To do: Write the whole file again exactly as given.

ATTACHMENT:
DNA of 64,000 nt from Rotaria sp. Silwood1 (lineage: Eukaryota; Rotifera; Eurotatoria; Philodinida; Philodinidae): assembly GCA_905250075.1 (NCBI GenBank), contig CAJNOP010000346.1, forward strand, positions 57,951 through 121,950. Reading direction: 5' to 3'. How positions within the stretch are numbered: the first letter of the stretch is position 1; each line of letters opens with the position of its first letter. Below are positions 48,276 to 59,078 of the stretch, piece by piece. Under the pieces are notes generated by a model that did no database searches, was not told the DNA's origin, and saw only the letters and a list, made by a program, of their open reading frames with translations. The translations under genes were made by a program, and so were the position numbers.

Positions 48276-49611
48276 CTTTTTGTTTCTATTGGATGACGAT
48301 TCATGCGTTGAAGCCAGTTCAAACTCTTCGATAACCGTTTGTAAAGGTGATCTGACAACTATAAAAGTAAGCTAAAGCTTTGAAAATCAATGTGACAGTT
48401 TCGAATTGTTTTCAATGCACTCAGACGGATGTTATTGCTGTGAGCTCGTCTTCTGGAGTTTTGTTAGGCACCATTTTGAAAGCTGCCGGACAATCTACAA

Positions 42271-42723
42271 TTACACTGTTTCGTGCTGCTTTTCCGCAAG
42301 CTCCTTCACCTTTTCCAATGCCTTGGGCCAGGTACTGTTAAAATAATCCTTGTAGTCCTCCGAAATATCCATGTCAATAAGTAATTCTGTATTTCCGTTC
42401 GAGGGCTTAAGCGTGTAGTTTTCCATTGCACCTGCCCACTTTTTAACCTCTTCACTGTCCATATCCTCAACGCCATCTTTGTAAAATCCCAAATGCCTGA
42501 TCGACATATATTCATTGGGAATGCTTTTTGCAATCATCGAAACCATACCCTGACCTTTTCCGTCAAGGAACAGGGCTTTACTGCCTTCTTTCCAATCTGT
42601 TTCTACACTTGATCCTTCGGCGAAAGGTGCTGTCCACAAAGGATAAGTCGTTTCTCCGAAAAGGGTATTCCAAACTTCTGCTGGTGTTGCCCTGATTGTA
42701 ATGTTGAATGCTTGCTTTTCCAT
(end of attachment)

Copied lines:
DNA of 64,000 nt from Rotaria sp. Silwood1 (lineage: Eukaryota; Rotifera; Eurotatoria; Philodinida; Philodinidae): assembly GCA_905250075.1 (NCBI GenBank), contig CAJNOP010000346.1, forward strand, positions 57,951 through 121,950. Reading direction: 5' to 3'. How positions within the stretch are numbered: the first letter of the stretch is position 1; each line of letters opens with the position of its first letter. Below are positions 48,276 to 59,078 of the stretch, piece by piece. Under the pieces are notes generated by a model that did no database searches, was not told the DNA's origin, and saw only the letters and a list, made by a program, of their open reading frames with translations. The translations under genes were made by a program, and so were the position numbers.

Positions 48276-49611
48276 CTTTTTGTTTCTATTGGATGACGAT
48301 TCATGCGTTGAAGCCAGTTCAAACTCTTCGATAACCGTTTGTAAAGGTGATCTGACAACTATAAAAGTAAGCTAAAGCTTTGAAAATCAATGTGACAGTT
48401 TCGAATTGTTTTCAATGCACTCAGACGGATGTTATTGCTGTGAGCTCGTCTTCTGGAGTTTTGTTAGGCACCATTTTGAAAGCTGCCGGACAATCTACAA

Positions 42271-42723
42271 TTACACTGTTTCGTGCTGCTTTTCCGCAAG
42301 CTCCTTCACCTTTTCCAATGCCTTGGGCCAGGTACTGTTAAAATAATCCTTGTAGTCCTCCGAAATATCCATGTCAATAAGTAATTCTGTATTTCCGTTC
42401 GAGGGCTTAAGCGTGTAGTTTTCCATTGCACCTGCCCACTTTTTAACCTCTTCACTGTCCATATCCTCAACGCCATCTTTGTAAAATCCCAAATGCCTGA
42501 TCGACATATATTCATTGGGAATGCTTTTTGCAATCATCGAAACCATACCCTGACCTTTTCCGTCAAGGAACAGGGCTTTACTGCCTTCTTTCCAATCTGT
42601 TTCTACACTTGATCCTTCGGCGAAAGGTGCTGTCCACAAAGGATAAGTCGTTTCTCCGAAAAGGGTATTCCAAACTTCTGCTGGTGTTGCCCTGATTGTA
42701 ATGTTGAATGCTTGCTTTTCCAT